The properties of indifference curve follow from its definition and the assumptions upon which indifference curve approach is based.
(1) Indifference Curves Slope Downward from Left to Right:
Indifference curves have a negative slope. This property shows that any increase in the amount of one commodity is accompanied by a reduction in amount of other commodity.
This property is derived from the assumption that both the commodities have positive marginal utilities. Addition to total utility on account of more of one commodity, say, ‘X’ should be compensated by equivalent reduction in total utility by a reduction in the quantity of other commodity, say, ‘Y’ (Fig. 5.6).
In this way, the total utility or satisfaction will remain the same, which is consistent with the definition of an indifference curve. Other possibilities for the shape of an indifference curve (horizontal, vertical, upward sloping, etc.) are ruled out on the ground as these will imply different levels of satisfaction at different points on the curve.
If an indifference curve were horizontal, this would mean that the consumer is indifferent between two combinations (say, ‘A’ and ‘B’ in Fig. 5.7(a)), both of which contain the same amount of ‘Y’ but combination ‘B’ has a greater amount of ‘X’ than combination ‘A’.
Similarly, if an indifference curve were vertical, this would mean that the two combinations ‘A’ and ‘B’ with equivalent satisfaction level have the same amount of ‘X’, but ‘B’ contains more ‘Y’ than ‘A’. Further, if an indifference curve were upward, this would mean that combinations ‘A’ and ‘B’ yield same total satisfaction to the consumer, though combination ‘B’ contains more amount of commodity ‘X’ as well as ‘Y’.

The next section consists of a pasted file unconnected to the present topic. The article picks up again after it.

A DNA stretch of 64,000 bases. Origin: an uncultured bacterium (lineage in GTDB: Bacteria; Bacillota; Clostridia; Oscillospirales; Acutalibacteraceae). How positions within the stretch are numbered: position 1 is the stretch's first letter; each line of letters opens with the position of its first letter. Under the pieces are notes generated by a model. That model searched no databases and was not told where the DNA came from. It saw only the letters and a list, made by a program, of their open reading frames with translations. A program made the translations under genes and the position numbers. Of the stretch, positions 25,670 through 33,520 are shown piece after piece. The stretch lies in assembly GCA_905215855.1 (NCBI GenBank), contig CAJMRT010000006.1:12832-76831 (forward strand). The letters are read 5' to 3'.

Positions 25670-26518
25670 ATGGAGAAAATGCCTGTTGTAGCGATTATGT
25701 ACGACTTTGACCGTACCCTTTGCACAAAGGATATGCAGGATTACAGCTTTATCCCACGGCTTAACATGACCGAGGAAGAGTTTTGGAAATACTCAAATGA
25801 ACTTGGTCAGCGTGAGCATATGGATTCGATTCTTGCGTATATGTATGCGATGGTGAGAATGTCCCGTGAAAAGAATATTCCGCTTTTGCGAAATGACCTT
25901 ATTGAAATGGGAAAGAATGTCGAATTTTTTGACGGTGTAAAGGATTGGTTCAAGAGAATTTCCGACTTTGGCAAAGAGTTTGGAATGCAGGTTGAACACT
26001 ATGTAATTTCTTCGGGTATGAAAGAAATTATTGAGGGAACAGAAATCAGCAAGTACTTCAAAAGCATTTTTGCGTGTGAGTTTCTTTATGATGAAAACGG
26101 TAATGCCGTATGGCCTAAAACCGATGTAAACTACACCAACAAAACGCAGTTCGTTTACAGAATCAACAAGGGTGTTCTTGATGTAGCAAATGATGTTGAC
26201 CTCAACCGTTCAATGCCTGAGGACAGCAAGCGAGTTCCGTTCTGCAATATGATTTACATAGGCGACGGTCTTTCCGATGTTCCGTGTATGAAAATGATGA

All the above three situations are contrary to the definition of indifference curves that all points on such curves provide same level of satisfaction to the consumer. In these three situations, the level of satisfaction of the consumer rises, as he moves from point ‘A’ to point ‘B’ rightwards (Fig. 5.7(a)) or upwards (Fig. 5.7(b), 5.7(c), since he starts consuming more of at least one commodity with such movement, Therefore, indifference curve cannot be horizontal or vertical. Nor can it slope upward to the right. The only possibility, therefore, is that it must slope downwards to the right.
(2) Indifference Curves are Convex to Origin:
Indifference curves are convex to the point of origin of the two axes, i.e., in the neighbourhood of the point of tangency, the isoquant must lie above the tangent line. The curve is relatively steep at first in its left hand portion and tends to become flatter in its right hand portion.
Thus, as we move along the curve from left downwards to the right, the absolute slope of the indifference curve decreases.. This property of indifference curve is based on the principle of diminishing marginal rate of substitution, explained in the previous section.
In Fig. 5.8, as the consumer reduces the consumption of commodity ‘Y’ and increases the consumption of commodity ‘X’, his urge for more units of ‘X’ declines continuously. On the other hand, he is willing to part with fewer and fewer units of commodity ‘Y’ at each stage to obtain each additional unit of ‘X’. In other words, the marginal rate of substitution of ‘X’ for ‘Y’ declines, as the consumer travels down on an indifference curve.
Strictly convex indifference curves produce well behaved preferences. With convex indifference curves, the average bundle lies on a higher indifference curve compared to the points on the curve. Thus, averages are preferred to extremes.
Suppose, ‘A’,’B’,’C’, and ‘D’ are four points on indifference curve IC in Fig. 5.8. Initially, the consumer is willing to part with Y1 Y2 units of commodity ‘Y’ to get one unit X, X2 of commodity ‘X’. For additional one unit X2X3 of ‘X’, he is ready to sacrifice Y2 Y3 units of ‘Y’. For next one unit X3 X4 of ‘X’, the consumer would like to give up only Y3 Y4 units of ‘Y’ clearly; the increase in ‘X’ commodity is uniform, whereas ‘Y’ commodity is decreasing at a diminishing rate. Symbolically,
X1X2=X2X3 = X3X4, while
Y1Y2 > Y2Y3 > Y3Y4
Hence, indifference curves are convex to the origin. Concavity of the indifference curves is against the principle of diminishing marginal rate of substitution.